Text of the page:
Rugby league: Saints not all there

Dave Hadfield claims that a marriage of inconvenience led to an ill-matched final
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The Independent Online
IT WAS not a marriage made in heaven for the South Norfolk Saints when their forward, Micky Byrne, decided on 8 August as the day for his nuptials.

His other engagement also cost the East Anglian side most of its back division as they too had to get to the church in Thetford on time.

All appeals for a postponement having been turned down, the Saints battled bravely yesterday in the grand final of the Rugby League Conference, but their depleted resources were ultimately no match for the Crawley Jets, who ran out 40-12 winners at the Prince of Wales stadium in Cheltenham.

Considering that some of South Norfolk's new signings were so raw that they were having to be taught the rules and techniques of an unfamiliar game before the kick-off, they performed amazingly well.

They even lacked the guidance of their coach, John Evans, who was at home waiting for his wife to give birth, and they also lost their scrum- half, Brendan Downes, through injury during the first half.

So it looked ominous when Crawley took the lead in the second minute, their centre Richard Billings taking a pass from the full-back, John Mercott, after the Jets had pressed from the start. Their highly capable scrum- half, Steve O'Reilly, who once played for the reserves at Widnes, added the conversion and a penalty.

But Norfolk had not crossed the heart of England merely to assume the role of bridesmaids. Led by inspiring performances from their props, Tim Groom and Ken Dodds, they kept in the game for longer than they had any right to do and made an intriguing contest of it for an hour.

They cut the lead when one of their newcomers, Phil Friel, sent James Shanahan over and, although O'Reilly's second penalty put them further ahead, Crawley had to play for 10 minutes without their hooker, Simon Kelly, sent to the sin-bin for deliberate off-side.

O'Reilly, a classy and incisive half-back, took Crawley further clear with a solo try just before half-time, but the Saints hung on doggedly.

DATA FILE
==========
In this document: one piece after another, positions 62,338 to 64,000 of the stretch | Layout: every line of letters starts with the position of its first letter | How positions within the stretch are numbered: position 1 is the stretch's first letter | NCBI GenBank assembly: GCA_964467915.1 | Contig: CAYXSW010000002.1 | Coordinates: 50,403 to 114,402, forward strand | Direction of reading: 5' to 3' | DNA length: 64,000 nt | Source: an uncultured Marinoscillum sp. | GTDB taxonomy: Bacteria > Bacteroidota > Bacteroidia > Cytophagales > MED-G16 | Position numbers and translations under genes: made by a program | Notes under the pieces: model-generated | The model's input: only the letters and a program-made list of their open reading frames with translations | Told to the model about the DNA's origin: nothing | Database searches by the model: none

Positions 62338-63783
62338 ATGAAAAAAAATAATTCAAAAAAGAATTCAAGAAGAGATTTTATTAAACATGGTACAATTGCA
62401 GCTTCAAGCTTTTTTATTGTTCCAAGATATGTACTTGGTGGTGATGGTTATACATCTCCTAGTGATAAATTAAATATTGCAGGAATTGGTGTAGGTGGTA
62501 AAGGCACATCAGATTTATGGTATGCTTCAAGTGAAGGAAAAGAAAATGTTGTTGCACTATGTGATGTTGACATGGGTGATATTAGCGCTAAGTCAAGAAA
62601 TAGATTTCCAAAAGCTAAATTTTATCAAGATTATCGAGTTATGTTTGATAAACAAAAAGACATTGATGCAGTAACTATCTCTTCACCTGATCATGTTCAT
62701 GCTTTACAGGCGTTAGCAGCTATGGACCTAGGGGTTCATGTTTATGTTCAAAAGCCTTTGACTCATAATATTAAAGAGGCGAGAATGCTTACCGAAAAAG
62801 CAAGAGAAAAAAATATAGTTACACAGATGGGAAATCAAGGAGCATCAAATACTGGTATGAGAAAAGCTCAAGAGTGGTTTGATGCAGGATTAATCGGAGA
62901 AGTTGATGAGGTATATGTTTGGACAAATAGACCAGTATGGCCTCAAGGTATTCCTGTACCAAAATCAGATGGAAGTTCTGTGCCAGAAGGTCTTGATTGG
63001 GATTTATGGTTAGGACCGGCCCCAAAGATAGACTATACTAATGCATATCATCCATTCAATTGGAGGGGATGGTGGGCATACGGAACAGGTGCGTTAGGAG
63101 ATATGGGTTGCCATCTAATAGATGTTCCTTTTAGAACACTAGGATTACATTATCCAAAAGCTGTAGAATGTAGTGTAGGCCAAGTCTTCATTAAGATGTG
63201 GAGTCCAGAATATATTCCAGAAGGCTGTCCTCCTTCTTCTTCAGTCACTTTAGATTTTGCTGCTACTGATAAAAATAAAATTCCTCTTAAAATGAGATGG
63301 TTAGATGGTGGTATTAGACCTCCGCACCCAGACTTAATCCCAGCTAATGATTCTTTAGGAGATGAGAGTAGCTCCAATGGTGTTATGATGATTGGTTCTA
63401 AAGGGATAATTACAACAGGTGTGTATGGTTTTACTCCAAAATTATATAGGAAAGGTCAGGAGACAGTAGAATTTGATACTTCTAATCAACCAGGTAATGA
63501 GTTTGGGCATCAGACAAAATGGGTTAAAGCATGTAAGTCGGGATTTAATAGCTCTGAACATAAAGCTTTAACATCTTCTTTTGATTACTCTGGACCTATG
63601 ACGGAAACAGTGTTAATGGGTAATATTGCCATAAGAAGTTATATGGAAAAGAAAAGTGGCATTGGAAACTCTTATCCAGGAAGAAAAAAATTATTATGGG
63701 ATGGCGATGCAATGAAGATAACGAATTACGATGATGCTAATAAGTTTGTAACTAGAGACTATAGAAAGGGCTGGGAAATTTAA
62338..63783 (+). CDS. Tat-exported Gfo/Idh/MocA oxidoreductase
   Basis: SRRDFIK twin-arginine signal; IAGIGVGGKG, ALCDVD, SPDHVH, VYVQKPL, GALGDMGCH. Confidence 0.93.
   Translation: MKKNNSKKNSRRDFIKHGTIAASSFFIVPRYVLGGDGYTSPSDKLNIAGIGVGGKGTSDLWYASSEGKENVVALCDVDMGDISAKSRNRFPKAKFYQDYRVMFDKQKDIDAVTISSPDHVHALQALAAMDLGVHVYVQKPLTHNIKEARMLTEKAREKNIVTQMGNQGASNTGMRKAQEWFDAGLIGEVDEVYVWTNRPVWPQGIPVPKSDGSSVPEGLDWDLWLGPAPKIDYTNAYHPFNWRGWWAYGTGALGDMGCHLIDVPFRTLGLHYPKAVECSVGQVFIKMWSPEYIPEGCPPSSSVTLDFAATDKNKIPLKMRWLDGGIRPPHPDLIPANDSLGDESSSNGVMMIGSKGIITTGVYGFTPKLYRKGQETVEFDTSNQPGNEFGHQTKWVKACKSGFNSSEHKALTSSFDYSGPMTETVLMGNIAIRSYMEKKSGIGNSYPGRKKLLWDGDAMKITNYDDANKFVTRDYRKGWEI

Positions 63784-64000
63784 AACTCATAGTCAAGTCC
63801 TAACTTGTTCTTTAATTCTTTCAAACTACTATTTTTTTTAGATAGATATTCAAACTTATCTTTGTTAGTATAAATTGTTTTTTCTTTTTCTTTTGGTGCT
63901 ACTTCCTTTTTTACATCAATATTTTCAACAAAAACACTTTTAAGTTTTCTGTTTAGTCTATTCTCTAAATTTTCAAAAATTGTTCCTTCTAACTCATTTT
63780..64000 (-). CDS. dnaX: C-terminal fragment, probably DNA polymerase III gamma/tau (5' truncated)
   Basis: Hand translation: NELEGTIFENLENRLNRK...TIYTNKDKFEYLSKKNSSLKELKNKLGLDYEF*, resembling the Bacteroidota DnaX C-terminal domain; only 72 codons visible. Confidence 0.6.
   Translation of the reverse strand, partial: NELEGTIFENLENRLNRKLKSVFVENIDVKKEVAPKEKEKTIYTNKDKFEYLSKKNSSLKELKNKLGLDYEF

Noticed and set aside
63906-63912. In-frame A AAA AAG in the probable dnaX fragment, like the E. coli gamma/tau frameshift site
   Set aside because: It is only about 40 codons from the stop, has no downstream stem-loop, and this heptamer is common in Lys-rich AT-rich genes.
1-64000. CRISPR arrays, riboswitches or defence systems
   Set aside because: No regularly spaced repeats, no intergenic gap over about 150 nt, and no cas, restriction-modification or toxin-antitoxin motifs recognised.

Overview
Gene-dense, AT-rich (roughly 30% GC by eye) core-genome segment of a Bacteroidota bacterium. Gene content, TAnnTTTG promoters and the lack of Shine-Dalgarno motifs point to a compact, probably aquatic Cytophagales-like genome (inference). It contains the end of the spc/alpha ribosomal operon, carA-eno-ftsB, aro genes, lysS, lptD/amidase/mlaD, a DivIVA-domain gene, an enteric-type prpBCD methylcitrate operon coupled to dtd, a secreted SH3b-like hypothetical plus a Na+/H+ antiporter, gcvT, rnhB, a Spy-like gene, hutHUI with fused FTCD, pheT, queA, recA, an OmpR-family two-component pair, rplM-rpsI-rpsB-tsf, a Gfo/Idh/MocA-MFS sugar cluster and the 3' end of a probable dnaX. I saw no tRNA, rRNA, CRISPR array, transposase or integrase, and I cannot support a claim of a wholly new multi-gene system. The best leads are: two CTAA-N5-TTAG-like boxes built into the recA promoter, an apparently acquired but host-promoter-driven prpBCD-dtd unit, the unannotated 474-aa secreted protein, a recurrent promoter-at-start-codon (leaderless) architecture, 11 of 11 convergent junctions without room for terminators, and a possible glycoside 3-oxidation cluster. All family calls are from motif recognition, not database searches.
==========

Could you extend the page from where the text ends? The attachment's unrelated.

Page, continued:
Although the New Zealander Rod Hammond twice threatened to finish them off with long-range breaks, it was Norfolk who got over the try line through Trevor Bowles after Groom and Dodds had again made the running.

Their courageous struggle was in effect ended by two tries in three minutes from the Crawley stand-off, Mark Henderson, the second of them a length of the field effort from an interception under his own posts.

Hammond got the tries he had been promising, two of them in the last six minutes, before Groom's try for Norfolk completed a score line that did little justice to a side with everything stacked against it.

It was also unfortunate that a fixture clash like yesterday's should have unbalanced the showpiece of a season that had proved so successful for the southern-based competition.

It should not obscure the work that has gone into giving the game more of a national profile than it has enjoyed in over 100 years. The Conference must just hope for better-timed births and marriages in future seasons.

Crawley: Mircott; Elliott, Billings, Hammond, Holmes; Henderson, O'Reilly; Dinsdale, Kelly, Sparks, Matterface, Tresser, Dowling.

South Norfolk: Shanahan; Tanner, Maxey, Horne, Bowles; Friel, Downes; Groom, Johnson, Dodds, Minnett, Vooght, Malone.

Referee: R Hayes (Doncaster).

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